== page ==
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United States v. Williamson

United States District Court, E.D. Michigan, Southern Division

May 12, 2015

UNITED STATES OF AMERICA, Plaintiff,
v.
CLARENCE WILLIAMSON, Defendant.

ORDER DENYING MOTION FOR ACQUITTAL OR NEW TRIAL

JOHN CORBETT O'MEARA, District Judge.

Before the court is Defendant's motion for acquittal pursuant to Fed. R. Crim. P. 29 or a new trial pursuant to Fed. R. Crim. P. 33. On December 22, 2014, Defendant was convicted of conspiring to distribute marijuana and cocaine, money laundering, and the use of a firearm in the furtherance of a drug trafficking offense.

Pursuant to Fed. R. Crim. P. 29, a defendant may seek a judgment of acquittal. "The relevant inquiry is whether, viewing the evidence in the light most favorable to the prosecution, any rational trier of fact could have found the essential elements of the crime beyond a reasonable doubt.'" United States v. Fisher, 648 F.3d 442, 450 (6th Cir. 2011) (quoting Jackson v. Virginia, 443 U.S. 307, 319 (1979)) (emphasis in original). "Under the Jackson v. Virginia standard, a reviewing court does not reweigh the evidence, re-evaluate the credibility of witnesses, or substitute [its] judgment for that of the jury.'" Id . (citation omitted). "Substantial and competent circumstantial evidence by itself may support a verdict and need not remove every reasonable hypothesis except that of guilt.'" Id . (citation omitted).

A motion for a new trial is governed by Fed. R. Crim. P. 33, which provides that the Court may "vacate any judgment and grant a new trial if the interest of justice so requires." Fed. R. Crim. P. 33(a). "The paradigmatic use of a Rule 33 motion is to seek a new trial on the ground that the jury's verdict was against the manifest weight of the evidence.'" United States v. Munoz, 605 F.3d 359, 373 (6th Cir. 2010) (citation omitted). "Generally, such motions are granted only in the extraordinary circumstance where the evidence preponderates heavily against the verdict.'" United States v. Graham, 125 F.Appx. 624, 628 (6th Cir. 2005) (citation omitted). The district judge may act as a thirteenth juror, assessing the credibility of witnesses and the weight of the evidence. United States v. Lutz, 154 F.3d 581, 589 (6th Cir. 1998). "The defendant bears the burden of proving the need for a new trial and such motions should be granted sparingly and with caution." United States v. Turner, 995 F.2d 1357, 1364 (6th Cir. 1993).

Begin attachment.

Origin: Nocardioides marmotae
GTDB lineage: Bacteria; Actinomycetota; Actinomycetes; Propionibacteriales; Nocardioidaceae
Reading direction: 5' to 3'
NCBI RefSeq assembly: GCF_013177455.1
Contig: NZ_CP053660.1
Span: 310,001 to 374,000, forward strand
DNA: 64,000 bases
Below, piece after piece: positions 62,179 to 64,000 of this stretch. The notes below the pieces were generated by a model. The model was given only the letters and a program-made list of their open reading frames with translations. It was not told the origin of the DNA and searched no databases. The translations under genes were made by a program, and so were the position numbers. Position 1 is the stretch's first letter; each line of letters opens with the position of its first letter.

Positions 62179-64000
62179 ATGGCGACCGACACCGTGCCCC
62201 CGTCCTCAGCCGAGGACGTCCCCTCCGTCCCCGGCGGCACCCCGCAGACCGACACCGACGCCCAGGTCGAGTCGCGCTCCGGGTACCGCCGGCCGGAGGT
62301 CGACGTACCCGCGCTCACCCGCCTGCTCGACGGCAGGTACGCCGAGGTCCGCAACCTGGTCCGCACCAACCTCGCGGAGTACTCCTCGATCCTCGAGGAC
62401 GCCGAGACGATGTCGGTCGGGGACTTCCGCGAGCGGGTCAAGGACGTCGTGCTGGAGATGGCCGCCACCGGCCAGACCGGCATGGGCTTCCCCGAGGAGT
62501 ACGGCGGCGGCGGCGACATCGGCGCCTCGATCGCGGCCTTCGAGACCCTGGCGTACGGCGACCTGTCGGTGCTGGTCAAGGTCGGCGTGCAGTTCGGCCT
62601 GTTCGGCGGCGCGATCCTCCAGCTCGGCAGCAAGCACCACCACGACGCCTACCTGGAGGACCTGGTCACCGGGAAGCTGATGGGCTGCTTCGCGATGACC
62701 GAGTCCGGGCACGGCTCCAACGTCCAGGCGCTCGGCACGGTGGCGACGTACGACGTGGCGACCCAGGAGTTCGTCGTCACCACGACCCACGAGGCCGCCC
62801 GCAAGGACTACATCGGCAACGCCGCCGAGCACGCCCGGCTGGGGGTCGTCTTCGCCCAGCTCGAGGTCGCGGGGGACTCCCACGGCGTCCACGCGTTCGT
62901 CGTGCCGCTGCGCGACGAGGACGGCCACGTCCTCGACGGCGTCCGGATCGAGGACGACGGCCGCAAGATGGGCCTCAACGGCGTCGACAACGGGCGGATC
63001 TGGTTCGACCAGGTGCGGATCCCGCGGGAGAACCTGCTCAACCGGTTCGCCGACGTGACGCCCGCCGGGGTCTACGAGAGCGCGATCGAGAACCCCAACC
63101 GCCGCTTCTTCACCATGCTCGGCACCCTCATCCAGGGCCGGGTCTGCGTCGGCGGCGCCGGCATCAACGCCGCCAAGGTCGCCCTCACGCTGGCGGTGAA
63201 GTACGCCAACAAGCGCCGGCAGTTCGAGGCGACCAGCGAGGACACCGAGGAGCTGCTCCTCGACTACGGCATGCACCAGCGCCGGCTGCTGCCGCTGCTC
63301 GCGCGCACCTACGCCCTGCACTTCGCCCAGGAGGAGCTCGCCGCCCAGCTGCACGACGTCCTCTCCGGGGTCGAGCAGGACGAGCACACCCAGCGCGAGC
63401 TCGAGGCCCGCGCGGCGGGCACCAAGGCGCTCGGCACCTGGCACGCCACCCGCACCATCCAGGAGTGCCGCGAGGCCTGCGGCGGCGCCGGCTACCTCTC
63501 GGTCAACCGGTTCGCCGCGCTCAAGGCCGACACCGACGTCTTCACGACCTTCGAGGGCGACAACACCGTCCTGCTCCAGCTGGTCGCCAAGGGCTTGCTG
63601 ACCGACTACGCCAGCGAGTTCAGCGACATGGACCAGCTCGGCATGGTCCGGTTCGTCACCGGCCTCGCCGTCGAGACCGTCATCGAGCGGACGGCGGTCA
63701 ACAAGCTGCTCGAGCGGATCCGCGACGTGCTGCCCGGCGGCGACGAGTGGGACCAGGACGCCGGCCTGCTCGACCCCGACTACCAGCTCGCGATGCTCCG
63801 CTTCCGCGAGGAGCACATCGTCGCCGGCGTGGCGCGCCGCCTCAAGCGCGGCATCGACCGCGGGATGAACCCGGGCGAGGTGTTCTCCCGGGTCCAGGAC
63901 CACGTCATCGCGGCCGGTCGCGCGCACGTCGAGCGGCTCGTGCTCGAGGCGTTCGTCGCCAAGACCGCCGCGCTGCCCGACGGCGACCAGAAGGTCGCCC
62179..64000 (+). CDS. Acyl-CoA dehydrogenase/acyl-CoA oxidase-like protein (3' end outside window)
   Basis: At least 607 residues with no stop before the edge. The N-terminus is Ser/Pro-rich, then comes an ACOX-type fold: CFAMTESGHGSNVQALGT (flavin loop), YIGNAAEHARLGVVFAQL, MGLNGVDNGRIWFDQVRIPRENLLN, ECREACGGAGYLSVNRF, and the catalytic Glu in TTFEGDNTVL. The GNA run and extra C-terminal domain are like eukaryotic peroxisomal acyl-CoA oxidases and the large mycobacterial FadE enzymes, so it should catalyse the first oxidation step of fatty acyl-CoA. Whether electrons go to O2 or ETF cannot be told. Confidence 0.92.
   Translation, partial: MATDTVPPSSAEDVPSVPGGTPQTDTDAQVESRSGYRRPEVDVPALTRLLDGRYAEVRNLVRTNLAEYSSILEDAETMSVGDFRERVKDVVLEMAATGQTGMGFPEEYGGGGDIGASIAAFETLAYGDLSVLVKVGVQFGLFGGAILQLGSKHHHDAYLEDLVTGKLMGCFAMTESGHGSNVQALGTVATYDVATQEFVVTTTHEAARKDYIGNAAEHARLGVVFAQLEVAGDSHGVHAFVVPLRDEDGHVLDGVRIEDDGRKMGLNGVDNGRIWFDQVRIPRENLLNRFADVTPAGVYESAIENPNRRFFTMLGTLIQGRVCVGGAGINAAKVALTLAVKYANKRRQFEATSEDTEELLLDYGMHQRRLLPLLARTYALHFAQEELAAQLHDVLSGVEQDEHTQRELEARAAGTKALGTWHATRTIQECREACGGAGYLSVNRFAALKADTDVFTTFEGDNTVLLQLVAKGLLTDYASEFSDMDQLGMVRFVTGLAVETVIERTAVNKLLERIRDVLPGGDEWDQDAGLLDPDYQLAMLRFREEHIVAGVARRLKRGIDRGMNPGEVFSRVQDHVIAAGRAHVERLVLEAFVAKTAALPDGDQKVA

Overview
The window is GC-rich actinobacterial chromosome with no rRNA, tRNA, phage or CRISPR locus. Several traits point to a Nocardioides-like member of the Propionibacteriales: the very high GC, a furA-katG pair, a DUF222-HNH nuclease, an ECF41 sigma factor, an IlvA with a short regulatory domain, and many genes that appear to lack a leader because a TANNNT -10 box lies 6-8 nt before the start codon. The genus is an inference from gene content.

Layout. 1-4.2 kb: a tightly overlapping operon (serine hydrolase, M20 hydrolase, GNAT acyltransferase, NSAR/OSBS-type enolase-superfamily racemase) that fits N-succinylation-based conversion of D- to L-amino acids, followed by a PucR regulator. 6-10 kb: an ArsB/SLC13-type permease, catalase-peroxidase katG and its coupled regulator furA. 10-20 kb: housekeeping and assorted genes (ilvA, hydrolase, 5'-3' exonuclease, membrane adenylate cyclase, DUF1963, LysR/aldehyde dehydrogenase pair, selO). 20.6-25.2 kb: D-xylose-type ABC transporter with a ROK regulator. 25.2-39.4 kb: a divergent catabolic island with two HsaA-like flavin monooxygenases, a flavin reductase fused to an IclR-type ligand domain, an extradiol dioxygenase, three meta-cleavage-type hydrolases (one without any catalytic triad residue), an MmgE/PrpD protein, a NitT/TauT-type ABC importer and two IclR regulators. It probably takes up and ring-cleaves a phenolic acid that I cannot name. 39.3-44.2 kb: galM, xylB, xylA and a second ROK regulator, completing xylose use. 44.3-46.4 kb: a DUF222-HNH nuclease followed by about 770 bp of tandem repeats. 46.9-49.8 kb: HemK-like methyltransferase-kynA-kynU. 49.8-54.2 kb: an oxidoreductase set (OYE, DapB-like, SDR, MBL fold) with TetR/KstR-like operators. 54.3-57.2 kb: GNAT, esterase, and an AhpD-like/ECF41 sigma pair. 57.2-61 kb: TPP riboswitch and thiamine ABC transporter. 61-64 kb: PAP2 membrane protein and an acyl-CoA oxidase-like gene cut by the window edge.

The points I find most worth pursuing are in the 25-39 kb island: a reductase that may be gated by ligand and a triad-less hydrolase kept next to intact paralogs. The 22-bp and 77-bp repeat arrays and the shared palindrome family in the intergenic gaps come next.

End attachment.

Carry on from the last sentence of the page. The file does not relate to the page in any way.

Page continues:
In this case, Defendant has met neither the standard for an acquittal under Rule 29 nor the standard for a new trial under Rule 33. Defendant primarily argues that there was insufficient evidence to convict him on all three counts. Contrary to Defendant's argument, however, the government introduced voluminous evidence that Defendant was the leader of a drug conspiracy over a number of years. This evidence included the testimony of co-conspirators, seized cocaine and marijuana, testimony of chemists regarding the seized drugs, photographs, and telephone recordings. Likewise, the government introduced substantial evidence to support the money laundering and firearms counts, including witness testimony, seized currency, firearms, and ammunition, photographs, video, and recorded telephone calls. Based upon the ample evidence introduced, a rational trier of fact could have found the essential elements of each of the three counts. The weight of the evidence supports the jury's verdict.

Accordingly, IT IS HEREBY ORDERED that Defendant's motion for judgment of acquittal or for a new trial is DENIED.


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